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Interview with Connie Goldman, Author, Who Am I…Now That I’m Not Who I Was?

To celebrate May being Older Americans Month as observed by the Administration on Aging (AoA), we have conducted a series of interviews we will be posting on this blog throughout the month. The theme issued by the AoA for this year is “Age Strong! Live Long!” to recognize the diversity and vitality of today’s older Americans who span three generations. The interviews are with several outstanding people who share how they live this year’s theme each and every day, and give us insight into the profound contribution and influence of older Americans today.

  1. When Older Americans Month was established in 1963, only 17 million living Americans had reached their 65th birthdays. Today, centenarians are the fastest growing demographic cohort, so what does it mean to be an ‘older American’ today? Has its meaning and role changed? When President Kennedy proclaimed Older Americans Month it was to “acknowledge the contribution of past and current older persons in our country, in particular those who defended our country”. Of course it’s vital to honor both the young and the old who served in the armed forces in any conflict involving America. As the years passed other titles expanded the themes. “Working for Stronger and Healthy Communities”, “Caregiving: Compassion in Action”, “Older Americans and the Family” and this year’s title, “Age Strong, Live Long”.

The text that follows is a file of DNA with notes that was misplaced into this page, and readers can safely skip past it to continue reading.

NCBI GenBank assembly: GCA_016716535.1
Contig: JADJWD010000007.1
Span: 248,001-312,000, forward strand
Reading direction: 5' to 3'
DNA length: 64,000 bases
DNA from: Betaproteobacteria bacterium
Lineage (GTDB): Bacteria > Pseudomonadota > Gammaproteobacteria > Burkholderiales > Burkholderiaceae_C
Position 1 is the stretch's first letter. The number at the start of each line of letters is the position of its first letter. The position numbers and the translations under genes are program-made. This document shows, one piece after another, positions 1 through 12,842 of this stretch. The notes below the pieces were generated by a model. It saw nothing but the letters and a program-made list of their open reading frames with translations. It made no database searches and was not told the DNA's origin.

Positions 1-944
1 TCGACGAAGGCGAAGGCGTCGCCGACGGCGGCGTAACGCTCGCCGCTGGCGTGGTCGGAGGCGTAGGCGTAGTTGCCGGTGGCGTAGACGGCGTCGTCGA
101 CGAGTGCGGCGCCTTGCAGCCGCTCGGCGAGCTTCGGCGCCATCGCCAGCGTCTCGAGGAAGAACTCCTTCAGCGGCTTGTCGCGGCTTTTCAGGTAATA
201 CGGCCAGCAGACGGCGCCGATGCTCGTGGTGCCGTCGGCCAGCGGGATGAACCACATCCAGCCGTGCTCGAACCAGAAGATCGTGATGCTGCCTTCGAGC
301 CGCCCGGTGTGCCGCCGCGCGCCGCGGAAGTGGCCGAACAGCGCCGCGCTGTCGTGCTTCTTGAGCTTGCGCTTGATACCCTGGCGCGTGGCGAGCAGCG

The question you asked me to address is whether the meaning and role of older persons has changed. All surveys and statistics show that as we age we are taking advantage of sensible diet, regular exercise, better personal health care and length of life is increasing for a good number of persons in their later years. Having a greatly increased number of persons in their 80’s, 90’s, and even reaching the age of 100 has and will continue to expand roles of involvement in the world of activity and social involvement. Additionally, the number of dependent and frail has expanded. The need is already more evident in the numbers requiring care. Services are relatively scarce and often expensive putting family members in the role of primary caregivers.

The fast growing number of Americans in their 60’s and 70’s has drastically changed. Many in this population once viewed that time of their lives as an opportunity to establish a creative and relaxed retirement. Now by necessity a large number are having to go back to work for needed income. Getting a Medicare card at age 65 once meant becoming part of the elders. Many now think of those years as an extension of mid-life. What I’ve briefly outlined is a changed role and altered personal definition of aging. Every birthday past 50 offers emerging roles still undefined.